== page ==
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Find the perfect first dance song



Washington Post
Thursday, September 28, 2017

For many modern couples, it’s out with tried-and-true wedding traditions and in with trends: doughnut walls instead of tiered cakes, Mason jars over champagne glasses, colorful gowns and pantsuits in lieu of bright white dresses.

One wedding ritual, however, has stood the test of time: the first dance.

It was the most popular wedding tradition of 2016, with nearly 90 percent of couples incorporating an inaugural spin into their festivities, according to a survey by Wedding Wire. It beat out the ceremonial cake-cutting, the bouquet toss and, yes, even the ubiquitous wedding hashtag.

But choosing a song for your first foray onto the dance floor as a married couple – finding a track that has the right tone, pace and lyrics to fit the setting and that appeals to a range of guests (from grandma to college pals) – can be daunting.

“For many couples, it’s the thing they sweat the most,” said DJ Heather Femia, who has been spinning in Washington for about 12 years.

It also doesn’t help that there are seemingly endless options, thanks to music-streaming services such as Spotify. It can be fast or slow. Acoustic or electric. Current or classic.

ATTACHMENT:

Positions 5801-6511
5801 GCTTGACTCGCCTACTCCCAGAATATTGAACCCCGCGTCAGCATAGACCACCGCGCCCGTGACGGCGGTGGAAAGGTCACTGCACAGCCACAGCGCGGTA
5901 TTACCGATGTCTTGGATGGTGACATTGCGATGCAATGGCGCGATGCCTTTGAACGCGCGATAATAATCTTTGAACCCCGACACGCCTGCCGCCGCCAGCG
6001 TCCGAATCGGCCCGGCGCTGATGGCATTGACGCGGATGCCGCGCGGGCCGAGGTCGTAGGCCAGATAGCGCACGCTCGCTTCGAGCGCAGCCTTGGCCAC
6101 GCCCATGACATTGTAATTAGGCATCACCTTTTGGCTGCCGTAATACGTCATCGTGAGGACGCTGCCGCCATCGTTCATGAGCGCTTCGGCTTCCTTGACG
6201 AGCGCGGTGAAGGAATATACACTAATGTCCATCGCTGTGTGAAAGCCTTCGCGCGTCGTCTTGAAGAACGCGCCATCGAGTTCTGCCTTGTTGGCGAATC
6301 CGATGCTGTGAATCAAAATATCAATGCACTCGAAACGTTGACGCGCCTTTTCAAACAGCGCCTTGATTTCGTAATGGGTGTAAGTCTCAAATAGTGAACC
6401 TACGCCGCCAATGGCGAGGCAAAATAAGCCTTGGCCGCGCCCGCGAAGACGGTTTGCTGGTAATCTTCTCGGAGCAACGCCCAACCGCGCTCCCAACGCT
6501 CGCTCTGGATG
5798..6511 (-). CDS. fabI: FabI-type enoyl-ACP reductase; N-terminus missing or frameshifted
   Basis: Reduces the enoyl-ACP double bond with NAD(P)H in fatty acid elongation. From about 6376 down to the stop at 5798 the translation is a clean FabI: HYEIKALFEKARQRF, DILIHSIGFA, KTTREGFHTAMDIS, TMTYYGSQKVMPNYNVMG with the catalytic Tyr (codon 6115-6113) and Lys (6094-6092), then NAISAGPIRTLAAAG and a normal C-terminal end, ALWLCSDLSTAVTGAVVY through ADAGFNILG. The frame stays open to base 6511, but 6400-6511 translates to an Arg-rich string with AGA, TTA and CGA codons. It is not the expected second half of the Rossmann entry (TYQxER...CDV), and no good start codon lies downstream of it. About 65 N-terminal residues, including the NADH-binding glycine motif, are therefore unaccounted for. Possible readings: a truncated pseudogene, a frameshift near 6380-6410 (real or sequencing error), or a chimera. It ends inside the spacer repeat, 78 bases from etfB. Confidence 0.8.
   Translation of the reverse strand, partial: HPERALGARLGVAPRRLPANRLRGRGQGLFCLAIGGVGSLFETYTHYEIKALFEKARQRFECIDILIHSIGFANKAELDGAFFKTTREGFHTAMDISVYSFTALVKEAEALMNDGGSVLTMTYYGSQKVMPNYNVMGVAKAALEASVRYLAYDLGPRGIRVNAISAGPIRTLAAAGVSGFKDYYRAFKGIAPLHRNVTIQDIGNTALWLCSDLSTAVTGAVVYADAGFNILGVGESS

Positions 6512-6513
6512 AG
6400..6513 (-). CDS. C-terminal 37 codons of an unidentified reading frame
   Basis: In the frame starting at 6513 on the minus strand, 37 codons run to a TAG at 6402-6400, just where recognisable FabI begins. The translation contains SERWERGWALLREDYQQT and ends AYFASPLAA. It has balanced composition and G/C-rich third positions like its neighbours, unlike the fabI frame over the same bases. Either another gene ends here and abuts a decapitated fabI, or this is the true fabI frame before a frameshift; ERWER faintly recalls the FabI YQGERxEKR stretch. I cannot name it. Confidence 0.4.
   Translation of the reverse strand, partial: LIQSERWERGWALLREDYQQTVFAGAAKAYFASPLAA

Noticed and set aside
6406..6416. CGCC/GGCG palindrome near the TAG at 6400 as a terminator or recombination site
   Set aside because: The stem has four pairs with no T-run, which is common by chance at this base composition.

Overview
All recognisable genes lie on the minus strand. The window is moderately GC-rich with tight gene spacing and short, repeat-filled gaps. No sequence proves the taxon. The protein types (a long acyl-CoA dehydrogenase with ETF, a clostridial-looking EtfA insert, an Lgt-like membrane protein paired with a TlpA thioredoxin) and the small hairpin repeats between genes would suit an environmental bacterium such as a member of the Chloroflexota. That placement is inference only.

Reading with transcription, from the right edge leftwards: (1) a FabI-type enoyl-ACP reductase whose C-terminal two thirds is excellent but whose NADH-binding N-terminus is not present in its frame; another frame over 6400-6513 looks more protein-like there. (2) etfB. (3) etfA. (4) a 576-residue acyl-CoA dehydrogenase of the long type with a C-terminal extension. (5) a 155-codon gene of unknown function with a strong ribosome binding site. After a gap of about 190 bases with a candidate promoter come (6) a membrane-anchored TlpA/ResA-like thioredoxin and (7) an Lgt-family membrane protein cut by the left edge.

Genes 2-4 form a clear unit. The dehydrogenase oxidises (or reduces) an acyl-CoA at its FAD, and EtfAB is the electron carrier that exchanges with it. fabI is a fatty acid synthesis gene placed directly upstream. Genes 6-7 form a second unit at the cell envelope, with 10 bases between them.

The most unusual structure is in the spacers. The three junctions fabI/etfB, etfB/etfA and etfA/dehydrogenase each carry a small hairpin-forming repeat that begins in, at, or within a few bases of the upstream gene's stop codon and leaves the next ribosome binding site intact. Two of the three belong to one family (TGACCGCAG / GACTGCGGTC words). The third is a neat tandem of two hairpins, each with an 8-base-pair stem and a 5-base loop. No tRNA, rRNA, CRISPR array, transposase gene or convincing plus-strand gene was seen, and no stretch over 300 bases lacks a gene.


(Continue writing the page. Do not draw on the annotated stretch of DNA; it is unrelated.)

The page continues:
“It is something you should pay attention to and not wait until the last moment,” Femia said. “You don’t want it to feel like you’re counting down the minutes until it ends.”

Whatever song you choose doesn’t have to be timeless or perfect, or even mention the word love. In the end you both just need to love it. “It can be something really special, if you allow yourself the time to explore it, and enjoy it,” Femia said.

So, whether it’s Al Green or Green Day, here are ideas and suggestions on how, and where, to find first-dance inspiration.

Pick something significant and sentimental: Take a trip down memory lane and come up with a list of songs that are meaningful to both of you and to your relationship. Maybe it’s the song on the radio during your first date or the encore to an unforgettable concert you attended. Even if one song doesn’t emerge as the winner, a list will help you formulate an idea for what genre and lyrics you both gravitate toward.

Listen to your music libraries on shuffle: Pause Netflix for a night and instead play your favorite iTunes or Spotify playlists back-and-forth for each other on shuffle. Make sure to pause and note particularly dance-worthy tracks. Like the song but not sure whether it’ll fit the mood of the evening? Try giving your partner a spin in your living room. If the pace seems too fast or the lyrics don’t seem to fit, nix it.

Phone a friend: The people who know you best have probably seen, or at least heard about, your significant other since the beginning. If you trust their input – and musical tastes – consider asking them to suggest a song that reminds them of you and your partner. Even if you don’t wind up selecting one of their choices, it might be fun, and enlightening, to see what songs they come up with.